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Avian & Pandemic Influenza

        The big picture

The difference between human and avian influenza

Influenza is a viral respiratory infection in humans that is more serious than the common cold.  It is commonly called ‘the flu’ and occurs seasonally every year, most often in winter. 

Avian influenza, also known as “bird flu”, is the disease that wild birds and poultry get when they are infected by an avian influenza virus (different from human influenza viruses).  Since 2003, the H5N1 avian influenza virus has been causing severe infection (called highly pathogenic avian influenza) in birds and has spread from Asia to Europe and the Middle East, and now to Africa, affecting over 30 countries.  The H5N1 virus spreads very rapidly through poultry flocks and has a mortality rate among infected birds of 90 to 100 per cent, often within 48 hours.

Fortunately, the H5N1 is still a bird virus. It is easily transmissible among birds but currently does not have the right molecules on its surface to enable it to become a human virus.  However, it has caused a few human infections, as animal viruses can do without being fully adapted to humans.  The H5N1 virus has only caused human infections in a tiny fraction of those exposed to it, and usually requires intense and close exposure to sick birds or their droppings.  There is no evidence to date of sustained human-to-human transmission, which is the chain reaction spread of ordinary human seasonal flu.

Fear, lack of information and understanding about avian influenza, have caused some communities to shun those who have been directly affected or even just suspected of having the disease.

A pandemic results when a new human influenza virus emerges.  It spreads more rapidly and widely than seasonal influenza because of the lack of human immunity to the new virus.  Because the H5N1 virus has caused some human infections, it has shown that it has the potential to become a human virus.  If it evolves into a human virus, it is likely to cause a human influenza pandemic.  How the virus will evolve is uncertain: it could happen suddenly; it could take years; or it might never happen.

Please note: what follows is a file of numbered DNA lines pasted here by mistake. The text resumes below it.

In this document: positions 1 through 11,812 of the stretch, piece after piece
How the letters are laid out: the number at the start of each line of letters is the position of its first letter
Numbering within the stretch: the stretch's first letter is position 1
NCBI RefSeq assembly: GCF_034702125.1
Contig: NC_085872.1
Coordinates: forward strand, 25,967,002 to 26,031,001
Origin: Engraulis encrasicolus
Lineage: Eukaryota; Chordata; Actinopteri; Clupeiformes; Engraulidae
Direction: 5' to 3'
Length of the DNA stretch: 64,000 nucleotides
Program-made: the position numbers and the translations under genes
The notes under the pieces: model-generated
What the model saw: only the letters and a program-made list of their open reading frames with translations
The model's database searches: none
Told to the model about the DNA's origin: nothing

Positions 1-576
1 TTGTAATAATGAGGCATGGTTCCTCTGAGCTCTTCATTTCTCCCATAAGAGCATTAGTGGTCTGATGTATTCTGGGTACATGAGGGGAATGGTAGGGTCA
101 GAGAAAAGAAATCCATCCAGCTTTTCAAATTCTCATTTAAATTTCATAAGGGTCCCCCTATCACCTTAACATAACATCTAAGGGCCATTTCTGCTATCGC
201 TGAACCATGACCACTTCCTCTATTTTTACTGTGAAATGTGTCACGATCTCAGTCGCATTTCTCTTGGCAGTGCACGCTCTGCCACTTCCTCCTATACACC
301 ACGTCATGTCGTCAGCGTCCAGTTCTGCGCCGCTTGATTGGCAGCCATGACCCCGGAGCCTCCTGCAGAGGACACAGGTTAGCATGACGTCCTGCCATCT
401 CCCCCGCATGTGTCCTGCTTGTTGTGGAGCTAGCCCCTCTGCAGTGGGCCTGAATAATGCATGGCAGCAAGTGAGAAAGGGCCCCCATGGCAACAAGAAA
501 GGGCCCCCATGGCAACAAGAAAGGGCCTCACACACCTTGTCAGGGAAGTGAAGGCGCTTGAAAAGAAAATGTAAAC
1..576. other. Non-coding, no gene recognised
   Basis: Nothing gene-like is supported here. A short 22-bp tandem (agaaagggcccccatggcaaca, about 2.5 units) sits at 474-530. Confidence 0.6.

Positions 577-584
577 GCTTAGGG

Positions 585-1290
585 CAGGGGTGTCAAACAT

The impact of a pandemic is hard to predict, but there will be increased illness because humans will have no immunity to the new virus. Mortality rates are likely to be increased and there may be social and economic disruptions. Children will be directly impacted by infections as well as by the potentially devastating social and economic impacts of a pandemic. Everybody needs to prepare for a possible pandemic.

Children and bird flu

A direct risk to children’s health

Avian influenza is already affecting the lives and livelihoods of families and children in affected areas.  The bird virus has so far disproportionately affected children’s health and survival.

Children account for about half of all reported human cases and a third of deaths from avian influenza to date. 

While it is not known why so many children are being infected by the virus, one potential explanation may be that children, especially girls, often care for domestic poultry by feeding them, cleaning pens and gathering eggs. Children may also have closer contact with poultry as they often treat them as pets.

 If the virus adapts to humans and passes easily between people there is likely to be a massive human outbreak affecting every country in the world.  Children’s life and family security will be seriously threatened since a pandemic would disrupt every aspect of normal life. 

Secondary risk factors for children

The destructive impact of avian flu on children goes well beyond the immediate risk to their health. Outbreaks of avian flu among domestic birds mean that families lose an important source of food and income. This can affect children’s health and threaten their access to education. When income drops dramatically, families sometimes can’t afford to send their children to school or pay for essential health services.

UNICEF in Action

UNICEF is working closely with governments, UN organizations and other partners through the UN Country Teams and other partners to arm families with the knowledge and practices they need to protect themselves and their birds from avian influenza and to be ready to respond to the emergence of a pandemic.

UNICEF is harnessing its extensive on-the-ground networks to deliver critical life-saving messages. In Turkey, where the four resulting deaths from avian influenza were children, UNICEF has activated a 150,000-strong team of volunteers for girls’ education to help spread prevention messages on avian influenza.

UNICEF’s strengths in communication and social mobilization, and its capacity for action at community level are the assets we bring to this concerted UN operation.



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